The European Operating Room Nurses Association (EORNA) which consists of 25 member associations, representing 50,000 healthcare professionals, has called for the urgent implementation, at EU level, of a minimum basic level of perioperative nursing education. Depending on their country of origin, nurses will specialise in perioperative nursing for 1-2 post-graduate years following their registered general nurse training.  In Ireland this course is at level 9 on the FETAC grade.  The course develops the skills of the perioperative nurse, with up to 800 hours of lectures and 10 months of clinical placements in areas at which they want to become competent in e.g. orthopaedic surgery. 
This qualification gives the nurse the knowledge base to challenge situations or practices that puts patient safety at risk in the operating room.

Some countries have introduced Operating Department Assistants (ODA’s) or Operating Department Practitioners (ODP’s).  However, the experience of a general nurse’s training should not be underestimated. He /she on qualification, is a multi-skilled practitioner who has a broad training beyond the critical perioperative setting. While perioperative nurses work in the operating department, they have experience of pre and post operative care, and critically understand the implication of nursing interventions performed both in theatre and in the wider context of the patient’s hospital journey. Nurse training is inclusive of primary care, acute hospital care, and care continued in the community for patients discharged from the acute setting. It is questionable whether there is any value to be gained in introducing another grade of health care worker who is not qualified to work outside of the perioperative environment.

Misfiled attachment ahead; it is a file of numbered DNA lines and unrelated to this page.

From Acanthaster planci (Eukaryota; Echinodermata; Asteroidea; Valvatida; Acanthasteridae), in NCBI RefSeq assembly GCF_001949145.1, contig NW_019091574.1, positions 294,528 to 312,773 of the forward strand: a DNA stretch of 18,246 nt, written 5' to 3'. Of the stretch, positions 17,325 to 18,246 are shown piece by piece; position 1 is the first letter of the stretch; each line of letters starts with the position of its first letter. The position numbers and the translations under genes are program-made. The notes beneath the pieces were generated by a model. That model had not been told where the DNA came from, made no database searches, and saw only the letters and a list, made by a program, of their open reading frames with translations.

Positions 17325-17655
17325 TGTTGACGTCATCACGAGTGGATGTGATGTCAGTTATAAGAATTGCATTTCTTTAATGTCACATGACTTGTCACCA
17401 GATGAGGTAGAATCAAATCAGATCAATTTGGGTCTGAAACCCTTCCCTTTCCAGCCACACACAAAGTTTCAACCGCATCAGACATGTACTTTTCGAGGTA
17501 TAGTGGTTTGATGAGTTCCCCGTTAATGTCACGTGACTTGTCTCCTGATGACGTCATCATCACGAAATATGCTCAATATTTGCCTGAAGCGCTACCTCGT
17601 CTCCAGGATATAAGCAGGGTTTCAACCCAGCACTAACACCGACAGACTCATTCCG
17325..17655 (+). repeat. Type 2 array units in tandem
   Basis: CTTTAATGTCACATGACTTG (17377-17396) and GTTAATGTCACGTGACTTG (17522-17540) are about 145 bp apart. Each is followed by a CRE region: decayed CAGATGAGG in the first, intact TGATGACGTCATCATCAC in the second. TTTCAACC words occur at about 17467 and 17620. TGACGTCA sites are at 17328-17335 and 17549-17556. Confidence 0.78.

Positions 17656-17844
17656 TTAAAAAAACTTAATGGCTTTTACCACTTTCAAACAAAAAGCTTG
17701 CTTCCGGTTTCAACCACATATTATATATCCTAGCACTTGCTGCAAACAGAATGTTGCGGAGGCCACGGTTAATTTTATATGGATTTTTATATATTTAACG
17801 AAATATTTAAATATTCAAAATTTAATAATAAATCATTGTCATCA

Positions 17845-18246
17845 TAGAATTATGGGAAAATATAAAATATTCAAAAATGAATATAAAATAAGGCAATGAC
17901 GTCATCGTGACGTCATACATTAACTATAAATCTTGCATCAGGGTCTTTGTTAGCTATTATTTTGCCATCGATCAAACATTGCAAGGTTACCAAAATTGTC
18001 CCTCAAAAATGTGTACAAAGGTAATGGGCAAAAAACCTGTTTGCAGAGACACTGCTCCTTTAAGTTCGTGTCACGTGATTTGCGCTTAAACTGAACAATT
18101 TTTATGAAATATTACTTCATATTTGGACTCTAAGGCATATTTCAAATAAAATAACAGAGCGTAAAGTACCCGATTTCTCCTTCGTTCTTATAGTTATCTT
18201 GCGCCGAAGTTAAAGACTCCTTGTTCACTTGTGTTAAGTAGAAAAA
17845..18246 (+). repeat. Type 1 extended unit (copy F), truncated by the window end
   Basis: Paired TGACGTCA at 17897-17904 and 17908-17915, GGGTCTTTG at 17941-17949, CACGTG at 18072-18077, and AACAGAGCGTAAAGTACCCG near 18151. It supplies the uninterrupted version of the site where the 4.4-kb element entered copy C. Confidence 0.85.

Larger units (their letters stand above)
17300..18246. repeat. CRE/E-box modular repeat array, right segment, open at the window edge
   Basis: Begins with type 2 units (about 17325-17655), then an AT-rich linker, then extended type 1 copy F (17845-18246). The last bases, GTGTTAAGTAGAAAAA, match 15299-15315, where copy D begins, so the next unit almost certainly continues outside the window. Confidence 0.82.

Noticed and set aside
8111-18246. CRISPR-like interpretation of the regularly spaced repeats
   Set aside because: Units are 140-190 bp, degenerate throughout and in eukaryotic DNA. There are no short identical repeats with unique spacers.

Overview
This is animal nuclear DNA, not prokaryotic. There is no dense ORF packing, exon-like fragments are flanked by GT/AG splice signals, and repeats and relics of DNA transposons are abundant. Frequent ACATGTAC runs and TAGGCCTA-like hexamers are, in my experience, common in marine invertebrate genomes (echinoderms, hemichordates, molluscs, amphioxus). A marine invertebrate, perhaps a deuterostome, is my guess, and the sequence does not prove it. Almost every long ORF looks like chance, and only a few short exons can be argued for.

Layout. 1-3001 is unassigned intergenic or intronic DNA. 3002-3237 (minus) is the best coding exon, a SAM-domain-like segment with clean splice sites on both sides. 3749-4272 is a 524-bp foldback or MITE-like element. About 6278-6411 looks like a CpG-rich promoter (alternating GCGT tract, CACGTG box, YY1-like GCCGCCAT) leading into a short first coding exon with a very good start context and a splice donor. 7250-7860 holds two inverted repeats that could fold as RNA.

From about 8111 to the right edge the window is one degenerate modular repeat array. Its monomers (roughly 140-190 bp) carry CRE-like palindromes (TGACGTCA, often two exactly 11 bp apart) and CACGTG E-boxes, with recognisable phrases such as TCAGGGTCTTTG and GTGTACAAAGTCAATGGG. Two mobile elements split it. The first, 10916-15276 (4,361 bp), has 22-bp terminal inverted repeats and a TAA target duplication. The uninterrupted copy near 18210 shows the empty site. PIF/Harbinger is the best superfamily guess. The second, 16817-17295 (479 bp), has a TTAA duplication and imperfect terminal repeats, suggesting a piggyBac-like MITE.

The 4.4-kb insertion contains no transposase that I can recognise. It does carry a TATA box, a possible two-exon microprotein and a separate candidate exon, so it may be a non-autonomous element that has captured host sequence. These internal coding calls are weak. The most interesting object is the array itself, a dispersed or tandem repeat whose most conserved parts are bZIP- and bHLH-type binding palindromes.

According to Sandra Morton, National Chairperson, INMO ODN Section:

“Perioperative nurses, also called OR nurses or ODN (Operating Department Nurses), work closely with the patient and healthcare professionals to help plan, implement, assess and evaluate the surgical treatment. Their role is crucial in ensuring positive outcomes in surgery, knowing when more medical expertise is required, while managing the patient with their expert knowledge base. The INMO ODN Section believes that individuals who are not registered to practice nursing but perform in the role of anaesthetic /scrub / circulating/recovery nurse, would be performing without a professional licence, a practice that cannot be allowed in the interests of patient safety. For many patients, undergoing surgical intervention is a very vulnerable and psychologically challenging experience for them and the trained nurse is best placed to provide the expert care for this patient.

We are calling on the government to lift the recruitment moratorium, stop the exodus of nurses from Ireland, and fill all the vacant posts in hospital Operating Departments across the country with fully trained perioperative nurses to ensure best practice and best outcome for the patient.”